John Kipling in the uniform of the Irish Guards, 1915
17 August 1897|
|Died||27 September 1915
|Buried at||St Mary's ADS Cemetery, Haisnes (disputed)|
|Years of service||1914-1915|
|Unit||2nd Battalion, Irish Guards|
World War I
|Relations||Rudyard Kipling, father. Caroline Starr Balestier, mother.|
John Kipling (17 August 1897 - 27 September 1915) was the only son of the British author Rudyard Kipling. He was killed at the Battle of Loos while serving with the British Army during the First World War, six weeks after his eighteenth birthday.
Born in 1897, Kipling was the youngest of three children of the author Rudyard Kipling and his American wife Caroline Starr Balestier. He was born at "The Elms" at Rottingdean in Sussex, which was the Kiplings' home between 1897 and 1902. He was educated at Wellington College, Berkshire.
World War 1
Kipling was 16 when war broke out in August 1914. His father was a keen imperialist patriot who was soon writing propaganda on behalf of the British government. He sought to get his son John a commission but John Kipling was rejected by the Royal Navy due to severe short-sightedness. He was also initially rejected by the British Army for similar reasons.
However, Rudyard Kipling was friends with Frederick Roberts, 1st Earl Roberts, commander of the British Army, and Colonel of the Irish Guards, and through this influence, John Kipling was commissioned as a Second Lieutenant in the 2nd Battalion of the Irish Guards having just turned 17 in August 1914. After reports of the Rape of Belgium and the sinking of the RMS Lusitania in 1915, Rudyard Kipling came to see the war as a crusade for civilization against barbarism. and was even more keen that his son should see active service.
After completing his training, John Kipling was sent to France in August 1915. His father was already there on a visit, serving as a war correspondent.
The casualty rate amongst junior officers in the trenches was extremely high, much higher than NCOs or other ranks - on average, a junior officer leading from the front survived six weeks before becoming a casualty - killed or injured.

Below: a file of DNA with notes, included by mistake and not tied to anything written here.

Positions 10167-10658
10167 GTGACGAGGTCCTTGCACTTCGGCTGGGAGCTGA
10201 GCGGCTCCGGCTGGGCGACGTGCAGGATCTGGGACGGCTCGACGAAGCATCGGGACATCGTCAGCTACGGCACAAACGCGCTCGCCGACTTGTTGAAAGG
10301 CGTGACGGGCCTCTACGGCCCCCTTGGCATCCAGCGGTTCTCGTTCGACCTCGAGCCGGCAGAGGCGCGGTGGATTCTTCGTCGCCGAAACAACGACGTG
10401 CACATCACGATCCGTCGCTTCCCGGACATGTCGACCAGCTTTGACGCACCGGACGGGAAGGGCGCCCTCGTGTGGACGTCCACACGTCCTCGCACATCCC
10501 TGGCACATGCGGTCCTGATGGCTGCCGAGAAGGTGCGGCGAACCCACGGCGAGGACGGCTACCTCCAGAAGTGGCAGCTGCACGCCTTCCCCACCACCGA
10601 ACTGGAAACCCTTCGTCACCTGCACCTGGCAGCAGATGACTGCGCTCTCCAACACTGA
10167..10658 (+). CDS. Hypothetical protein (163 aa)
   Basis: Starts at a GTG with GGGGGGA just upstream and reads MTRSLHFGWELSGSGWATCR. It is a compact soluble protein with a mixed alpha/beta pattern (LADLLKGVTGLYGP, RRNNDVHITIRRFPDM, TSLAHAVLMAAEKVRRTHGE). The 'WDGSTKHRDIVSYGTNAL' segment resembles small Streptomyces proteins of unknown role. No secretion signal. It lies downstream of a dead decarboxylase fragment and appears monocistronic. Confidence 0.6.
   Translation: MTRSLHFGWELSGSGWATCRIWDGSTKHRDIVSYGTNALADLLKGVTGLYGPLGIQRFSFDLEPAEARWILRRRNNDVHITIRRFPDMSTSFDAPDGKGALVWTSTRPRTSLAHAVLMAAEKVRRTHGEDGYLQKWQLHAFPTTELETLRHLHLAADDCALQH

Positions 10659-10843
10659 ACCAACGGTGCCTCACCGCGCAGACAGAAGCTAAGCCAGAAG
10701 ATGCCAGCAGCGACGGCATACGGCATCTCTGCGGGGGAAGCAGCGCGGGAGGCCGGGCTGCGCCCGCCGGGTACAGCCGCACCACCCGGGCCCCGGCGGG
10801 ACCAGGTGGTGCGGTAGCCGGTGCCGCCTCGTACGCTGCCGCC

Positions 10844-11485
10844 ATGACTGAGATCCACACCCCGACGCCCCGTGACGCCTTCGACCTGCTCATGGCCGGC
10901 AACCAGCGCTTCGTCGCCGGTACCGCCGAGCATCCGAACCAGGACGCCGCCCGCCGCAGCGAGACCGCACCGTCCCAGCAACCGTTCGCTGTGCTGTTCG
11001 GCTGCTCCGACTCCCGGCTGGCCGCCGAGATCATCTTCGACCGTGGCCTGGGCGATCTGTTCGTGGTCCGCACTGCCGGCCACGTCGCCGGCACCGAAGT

Kipling was reported injured and missing in action in September 1915 during the Battle of Loos. A shell blast had apparently ripped off his face. With fighting continuing, his body was not identified.
His parents searched vainly for him in field hospitals and interviewed comrades to try to identify what had happened. A notice was published in The Times on 7 October 1915 confirming the known facts were that he was "wounded and missing".
The death of John inspired Rudyard Kipling to become involved with the Commonwealth War Graves Commission and write a wartime history of the Irish Guards. The poem My Boy Jack also alludes to the wartime loss of a son, although its themes are rather nautical.
The Grave of Kipling was reportedly identified in 1992, and he is officially listed as buried in St Mary's ADS Cemetery in Haisnes  However, other research suggests that this grave may be of another officer, that of Arthur Jacob of the London Irish Rifles. The first biography of Kipling including this research and was published by military historians Tonie and Valmai Holt to coincide with the film (see below).
My Boy Jack
- Bilsing, Tracey (Summer 2000). "The Process Of Manufacture of Rudyard Kipling’s Private Propaganda" (PDF). War Literature And The Arts. Retrieved 2013-08-15.
- Gilmour, David The Long Recessional: The Imperial Life of Rudyard Kipling, London: Farrar, Straus and Giroux, 2002 page 250.
- Lawrence, W (6 June 2011). "Rudyard Kipling – author, poet and quintessential Englishman". GWL Magazine. Retrieved 10 May 2014.
- John Lewis-Stempel Six Weeks: The Short and Gallant Life of the British Officer in the First World War: The Life and Death of the British Officer in the First World War